On the other hand, I can recall a similar situation with Jack, a four year old child, having a very good observed contact visit with his father, having previously refused contact. It subsequently transpired that he had been seriously sexually abused by his father. Jack's father was being very child-centred in the observed contact visit and Jack seems to have decided to enjoy this experience of him and forget the negative experience.

A very popular arrangement for parents is that the children live equally with both their parents spending one week in their mother's home and then one week in their father's home. Children often say this is what they want too. Carol Smart (of the Cava research programme at the University of Leeds) asked children (when they were adults) what this felt like. They said they "looked forward to a time when they could stop living like nomads." When parent's make this suggestion I sometimes suggest that the children live in the same house and the parent's move in an out, each spending a week living with their children. This does not appeal to them, no doubt for the same reasons is does not appeal to children.

There can be the opposite problem. For example, Stuart liked his Mum and his Dad and Mum's new boyfriend, so he told me the ideal arrangement for him would be to live with all three of them. I suspect that would not make a happy household.

When children express less than clear views
Often children do not give clear views and sometimes there is the suggestion that a psychologist should be enlisted to find out what their true feelings are. I recall a psychologist saying to me, "I can't read minds any more than anyone else can".

In my experience there are three main reasons for children not giving clear views. The first is, simply, that they do not have a clear view. They are in difficult and uncharted waters and their confused views simply reflect the confused state of their mind. The second, particularly for young children, is that they expect the significant adults to make decisions. I have spoken to a number of young children who find it hard to understand that they can have a view of the world that differs from the view of their parents, or main carer. In particular I recall Peter, afour year old boy, who told me, "Mummy says I cannot see Daddy". I asked him what he would like to do. He looked very bewildered and said, "Mummy says I can't see him". Thirdly, children do not want to upset one of their parents, so they either tell each parent that they agree with them (increasing conflict between parents exponentially) or simply sit on the fence and say they don't know what they want. What is the solution? In my view it is to remember that children have a right to express a view and not an obligation to do so.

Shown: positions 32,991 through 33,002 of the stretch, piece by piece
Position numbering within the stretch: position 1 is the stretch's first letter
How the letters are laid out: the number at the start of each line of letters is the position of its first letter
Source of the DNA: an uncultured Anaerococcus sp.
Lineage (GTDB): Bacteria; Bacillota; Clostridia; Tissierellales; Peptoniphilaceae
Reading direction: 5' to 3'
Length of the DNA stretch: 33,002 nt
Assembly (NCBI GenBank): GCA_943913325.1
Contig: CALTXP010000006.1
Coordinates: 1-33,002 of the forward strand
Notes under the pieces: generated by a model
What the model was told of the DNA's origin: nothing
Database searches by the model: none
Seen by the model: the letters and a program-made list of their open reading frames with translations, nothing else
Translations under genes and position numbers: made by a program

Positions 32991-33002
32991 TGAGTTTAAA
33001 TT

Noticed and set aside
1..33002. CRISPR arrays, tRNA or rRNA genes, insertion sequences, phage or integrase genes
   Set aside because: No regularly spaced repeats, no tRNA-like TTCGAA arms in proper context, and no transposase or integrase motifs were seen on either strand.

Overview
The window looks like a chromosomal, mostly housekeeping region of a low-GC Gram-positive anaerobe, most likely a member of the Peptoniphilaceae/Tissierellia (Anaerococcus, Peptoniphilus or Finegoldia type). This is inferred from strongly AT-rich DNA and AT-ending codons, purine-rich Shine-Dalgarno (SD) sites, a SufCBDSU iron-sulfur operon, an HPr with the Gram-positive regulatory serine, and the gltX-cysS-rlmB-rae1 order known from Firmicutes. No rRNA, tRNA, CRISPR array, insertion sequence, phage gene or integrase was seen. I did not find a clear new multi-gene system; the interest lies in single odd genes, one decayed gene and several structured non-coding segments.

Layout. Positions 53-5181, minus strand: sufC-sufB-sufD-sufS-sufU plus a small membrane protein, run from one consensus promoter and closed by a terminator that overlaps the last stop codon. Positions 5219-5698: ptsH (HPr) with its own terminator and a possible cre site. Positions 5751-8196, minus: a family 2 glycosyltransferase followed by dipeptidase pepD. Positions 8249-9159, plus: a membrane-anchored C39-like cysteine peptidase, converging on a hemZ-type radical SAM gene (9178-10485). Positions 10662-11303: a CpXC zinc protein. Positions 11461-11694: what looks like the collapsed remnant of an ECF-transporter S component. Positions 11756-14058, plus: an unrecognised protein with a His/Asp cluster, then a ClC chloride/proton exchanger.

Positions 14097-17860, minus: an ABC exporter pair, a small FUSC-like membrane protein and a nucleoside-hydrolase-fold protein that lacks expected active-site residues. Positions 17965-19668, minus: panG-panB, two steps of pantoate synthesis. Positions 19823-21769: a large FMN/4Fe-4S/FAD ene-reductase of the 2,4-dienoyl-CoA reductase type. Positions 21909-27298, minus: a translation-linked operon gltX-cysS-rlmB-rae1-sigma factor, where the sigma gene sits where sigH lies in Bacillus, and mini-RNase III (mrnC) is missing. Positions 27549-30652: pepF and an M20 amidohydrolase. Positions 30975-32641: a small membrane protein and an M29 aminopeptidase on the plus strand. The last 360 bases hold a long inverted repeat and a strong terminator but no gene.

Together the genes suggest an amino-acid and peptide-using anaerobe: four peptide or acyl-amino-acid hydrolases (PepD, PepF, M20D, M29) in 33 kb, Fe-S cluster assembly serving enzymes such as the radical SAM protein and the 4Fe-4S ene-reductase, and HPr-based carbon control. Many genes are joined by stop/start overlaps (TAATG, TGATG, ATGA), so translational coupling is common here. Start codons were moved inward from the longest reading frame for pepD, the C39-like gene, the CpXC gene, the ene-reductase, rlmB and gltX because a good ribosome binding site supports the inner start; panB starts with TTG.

The right not to express a view
Delivering the message that a right is something that one can choose to exercise or not is an important part of the initial meeting I always have with a child, usually in the company of their main carer. I make it clear that a child can tell me what they want if they want to, and if they don't want to answer a particular question, or decide they don't want to talk to me at all, that is fine. This does not make for impressive statistics to read out in the House of Commons but it does respect children's rights, in my view. This is an important principle to bear in mind throughout the process of seeking to ascertain children's wishes and feelings. I recall talking to Mary  aged seven. Each time I tried to steer the conversation towards her parents, she rapidly changed the subject to how funny it had been when granny's washing machine had flooded the kitchen floor. On the third occasion this happened, I accepted that she clearly did not want to discuss her parents, who were going through one of the most bitter divorces I can recall. There is a fine balance between gently pushing a child to give them the confidence to express a view and forcing them where they don't want to go. It is important to be sensitive to messages from children, which can often be subtle.

Developing a rapport with the child
I have found this initial meeting is vital to begin to develop a working relationship with a child, to explain the process and help them to feel as relaxed as possible and as safe as possible. Children are often worried about talking to a stranger about their family. This was powerfully brought home to me by a comment from Susan, an eight year old girl. I met her and her sister at their home. They were both clearly very nervous. They had their arms firmly by their sides and were almost 'standing to attention' as they sat. They began to relax as I talked to them, and made a few jokes. At the end the Susan said, "We were really worried about seeing you, but actually you're nice".